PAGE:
and K comes with this weak and inaccurate justifications to back his reckless unjustified reverts? As per the quantity of images, there are 3 pictures only and they were the only pictures refering precisely to the technicalities exposed in the "development" section. I will repost these pictures, I will remove them at once if the irrelevancy of said pictures is demonstrated. I hope some expert will chime in and check the points I exposed, there are a few of them posting in Wiki as I noticed.


Edmond HUET (talk) 09:26, 29 June 2008 (UTC)

2. The pictures you added to this page (and approx. 10 other pages) belong in the delayed blowback article, not every single firearm page that uses the same operating system. It's illogical to have these duplicate images in 10 or more related firearms when instead they could all be concentrated on the proper page through a link provided in the firearm description page. What you've done was spamming. Here are the following pages you have included the images in: MG42, MP5, HK33, MG3, G3.
3. Very rarely do we have images that would correspond to each section of an article, i.e. development, variants, design details, users etc. Pictures of prototypes are extremely scarce, even more so for those that are free. It is unrealistic and impossible to illustrate every section, what I've decided to do is use the left block of text (usually occupied by the development section) to insert a representative in-service type image that would show the weapon's employment in common military/law enforcement type applications, a natural setting. I've received no complaints over the years save Quickload's latest disruptive edits.
4. The roller locked short recoil system would only confuse the already complex roller delayed blowback system employed on the G3.
5. What I meant to say about the Modelo C, is the G3 is not derived from the Modelo C. The Modelo C and later CETME rifles had no influence on the G3. The lineage split and the Modelo C was developed at a later stage. Therefore, not relevant to the G3.
You will not revert the pictures without consensus, and let me be the first to OPPOSE that. Good luck convincing others. Koalorka (talk) 16:53, 29 June 2008 (UTC)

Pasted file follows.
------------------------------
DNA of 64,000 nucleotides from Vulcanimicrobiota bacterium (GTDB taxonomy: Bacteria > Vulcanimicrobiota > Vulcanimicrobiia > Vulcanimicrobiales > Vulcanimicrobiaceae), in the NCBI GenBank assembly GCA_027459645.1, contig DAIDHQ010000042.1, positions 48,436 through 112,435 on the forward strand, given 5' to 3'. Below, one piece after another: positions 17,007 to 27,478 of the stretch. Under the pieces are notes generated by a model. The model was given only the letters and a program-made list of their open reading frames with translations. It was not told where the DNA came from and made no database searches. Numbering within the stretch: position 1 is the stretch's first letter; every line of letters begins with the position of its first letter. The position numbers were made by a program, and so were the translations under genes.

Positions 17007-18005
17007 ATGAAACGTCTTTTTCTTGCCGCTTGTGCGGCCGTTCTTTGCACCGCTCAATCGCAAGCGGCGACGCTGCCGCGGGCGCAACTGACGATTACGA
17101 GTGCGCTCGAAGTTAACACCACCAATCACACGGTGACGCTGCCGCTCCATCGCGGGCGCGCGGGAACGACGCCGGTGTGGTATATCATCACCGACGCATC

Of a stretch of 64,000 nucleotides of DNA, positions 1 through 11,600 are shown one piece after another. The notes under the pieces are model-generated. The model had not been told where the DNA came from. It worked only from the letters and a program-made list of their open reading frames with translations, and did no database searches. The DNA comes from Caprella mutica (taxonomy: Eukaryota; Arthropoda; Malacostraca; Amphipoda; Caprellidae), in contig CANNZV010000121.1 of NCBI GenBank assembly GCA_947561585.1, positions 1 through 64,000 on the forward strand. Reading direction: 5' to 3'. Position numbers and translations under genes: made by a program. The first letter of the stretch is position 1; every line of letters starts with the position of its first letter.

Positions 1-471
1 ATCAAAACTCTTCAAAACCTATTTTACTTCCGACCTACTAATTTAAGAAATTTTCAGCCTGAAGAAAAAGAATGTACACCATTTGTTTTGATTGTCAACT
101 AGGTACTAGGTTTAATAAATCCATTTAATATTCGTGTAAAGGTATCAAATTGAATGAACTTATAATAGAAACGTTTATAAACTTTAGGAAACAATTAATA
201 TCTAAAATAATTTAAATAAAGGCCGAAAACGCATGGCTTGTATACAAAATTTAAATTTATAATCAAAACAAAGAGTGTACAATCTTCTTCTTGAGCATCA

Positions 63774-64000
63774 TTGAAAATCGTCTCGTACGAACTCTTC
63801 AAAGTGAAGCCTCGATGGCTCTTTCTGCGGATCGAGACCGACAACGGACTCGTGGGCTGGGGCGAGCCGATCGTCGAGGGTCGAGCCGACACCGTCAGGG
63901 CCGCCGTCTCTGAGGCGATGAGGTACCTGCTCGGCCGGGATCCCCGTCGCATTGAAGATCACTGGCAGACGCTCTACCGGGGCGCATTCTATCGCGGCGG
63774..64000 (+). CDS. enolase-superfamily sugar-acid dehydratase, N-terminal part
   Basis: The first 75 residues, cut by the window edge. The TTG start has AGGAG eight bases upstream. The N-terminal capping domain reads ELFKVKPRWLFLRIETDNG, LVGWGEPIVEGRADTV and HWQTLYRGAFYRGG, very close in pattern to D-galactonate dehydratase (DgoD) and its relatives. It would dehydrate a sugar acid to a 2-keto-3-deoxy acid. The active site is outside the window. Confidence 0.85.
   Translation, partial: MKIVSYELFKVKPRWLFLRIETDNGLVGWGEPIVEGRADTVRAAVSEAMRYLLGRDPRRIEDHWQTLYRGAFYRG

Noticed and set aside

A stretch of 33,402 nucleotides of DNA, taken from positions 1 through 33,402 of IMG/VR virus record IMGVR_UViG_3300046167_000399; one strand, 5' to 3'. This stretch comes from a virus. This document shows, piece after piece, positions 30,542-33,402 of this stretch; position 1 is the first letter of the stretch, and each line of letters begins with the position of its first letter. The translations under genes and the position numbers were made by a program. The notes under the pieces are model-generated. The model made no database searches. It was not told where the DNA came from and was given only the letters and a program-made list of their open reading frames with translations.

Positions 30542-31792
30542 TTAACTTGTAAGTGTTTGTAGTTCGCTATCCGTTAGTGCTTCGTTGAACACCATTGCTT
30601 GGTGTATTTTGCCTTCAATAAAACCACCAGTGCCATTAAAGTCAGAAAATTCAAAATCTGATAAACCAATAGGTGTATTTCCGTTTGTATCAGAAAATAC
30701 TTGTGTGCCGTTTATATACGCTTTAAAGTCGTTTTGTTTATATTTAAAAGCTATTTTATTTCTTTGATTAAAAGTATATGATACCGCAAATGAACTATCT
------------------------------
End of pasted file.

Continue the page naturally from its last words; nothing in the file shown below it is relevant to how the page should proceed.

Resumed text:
No need to lose my time, those who will dig the subject and check the bibliography references I supplied will see by themselves what it is all about.

Edmond HUET (talk) 16:25, 13 July 2008 (UTC)

MC51 merge[edit]

I've noticed the MC51 page lacks content and is pretty much a copy-paste from Security Arms. It is nothing more than a custom-made chopped variant of the G3 manufactured by FR Ordnance in very limited numbers and has seen little use with the SAS. The mention of it on this page is sufficient in my view. Koalorka (talk) 02:26, 8 July 2008 (UTC)

SR9 Section[edit]

I've changed "get around the Semi-Auto Import Ban of 1989" to "comply with the Semi-Auto Import Ban of 1989", as the former version is in my view POV (i.e. it suggests that by introducing the SR9, H&K was attempt to circumvent US laws). I also changed "high-capacity magazine" to "standard-capacity magazine". The standard magazine capacity for all G3-variants is 20 rounds. (talk) 11:51, 13 January 2009 (UTC)

Short magazines?[edit]

On first inspection two of the images appear to show soldiers holding rifles that do not have magazines; the photograph with the telescopic sight, and notably the shot of the Portuguese soldiers disembarking from a helicopter. In theory there's nothing wrong with this (although the caption of the second image implies that they soldiers are in action) but just to make sure, is this really the case? Or is there e.g. a five-round magazine for the G3 which does not extend beneath the magazine slot? -Ashley Pomeroy (talk) 22:42, 19 December 2009 (UTC)

         No, the second picture is a training excercise.  A short, 5 round mag would probably be a real pain to pull out once you're done firing.  And imagine trying to adjust that magazine if you don't seat it properly... you jammed that puppy in there with all the force your arm could generate, now lets see you pull it out with your fingertips...